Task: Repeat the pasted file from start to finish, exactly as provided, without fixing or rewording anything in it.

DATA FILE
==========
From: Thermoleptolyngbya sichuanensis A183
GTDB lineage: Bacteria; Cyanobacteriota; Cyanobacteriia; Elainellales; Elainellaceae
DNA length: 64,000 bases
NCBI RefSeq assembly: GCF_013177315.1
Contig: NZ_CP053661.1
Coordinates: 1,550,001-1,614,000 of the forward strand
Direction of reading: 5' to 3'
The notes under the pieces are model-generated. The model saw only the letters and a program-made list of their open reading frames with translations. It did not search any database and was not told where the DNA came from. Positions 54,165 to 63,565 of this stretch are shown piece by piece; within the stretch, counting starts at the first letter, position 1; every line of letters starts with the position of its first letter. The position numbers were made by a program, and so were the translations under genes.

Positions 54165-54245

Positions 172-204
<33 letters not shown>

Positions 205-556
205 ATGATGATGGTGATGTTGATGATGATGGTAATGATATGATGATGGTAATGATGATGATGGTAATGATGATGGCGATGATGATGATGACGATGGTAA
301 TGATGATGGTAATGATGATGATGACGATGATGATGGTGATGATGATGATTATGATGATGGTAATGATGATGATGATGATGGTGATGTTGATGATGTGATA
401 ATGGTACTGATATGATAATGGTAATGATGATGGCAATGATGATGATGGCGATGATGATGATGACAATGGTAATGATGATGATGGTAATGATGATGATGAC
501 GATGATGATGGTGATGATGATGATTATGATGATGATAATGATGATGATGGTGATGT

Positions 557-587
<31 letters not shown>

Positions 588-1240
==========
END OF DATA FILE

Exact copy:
From: Thermoleptolyngbya sichuanensis A183
GTDB lineage: Bacteria; Cyanobacteriota; Cyanobacteriia; Elainellales; Elainellaceae
DNA length: 64,000 bases
NCBI RefSeq assembly: GCF_013177315.1
Contig: NZ_CP053661.1
Coordinates: 1,550,001-1,614,000 of the forward strand
Direction of reading: 5' to 3'
The notes under the pieces are model-generated. The model saw only the letters and a program-made list of their open reading frames with translations. It did not search any database and was not told where the DNA came from. Positions 54,165 to 63,565 of this stretch are shown piece by piece; within the stretch, counting starts at the first letter, position 1; every line of letters starts with the position of its first letter. The position numbers were made by a program, and so were the translations under genes.

Positions 54165-54245

Positions 172-204
<33 letters not shown>

Positions 205-556
205 ATGATGATGGTGATGTTGATGATGATGGTAATGATATGATGATGGTAATGATGATGATGGTAATGATGATGGCGATGATGATGATGACGATGGTAA
301 TGATGATGGTAATGATGATGATGACGATGATGATGGTGATGATGATGATTATGATGATGGTAATGATGATGATGATGATGGTGATGTTGATGATGTGATA
401 ATGGTACTGATATGATAATGGTAATGATGATGGCAATGATGATGATGGCGATGATGATGATGACAATGGTAATGATGATGATGGTAATGATGATGATGAC
501 GATGATGATGGTGATGATGATGATTATGATGATGATAATGATGATGATGGTGATGT

Positions 557-587
<31 letters not shown>

Positions 588-1240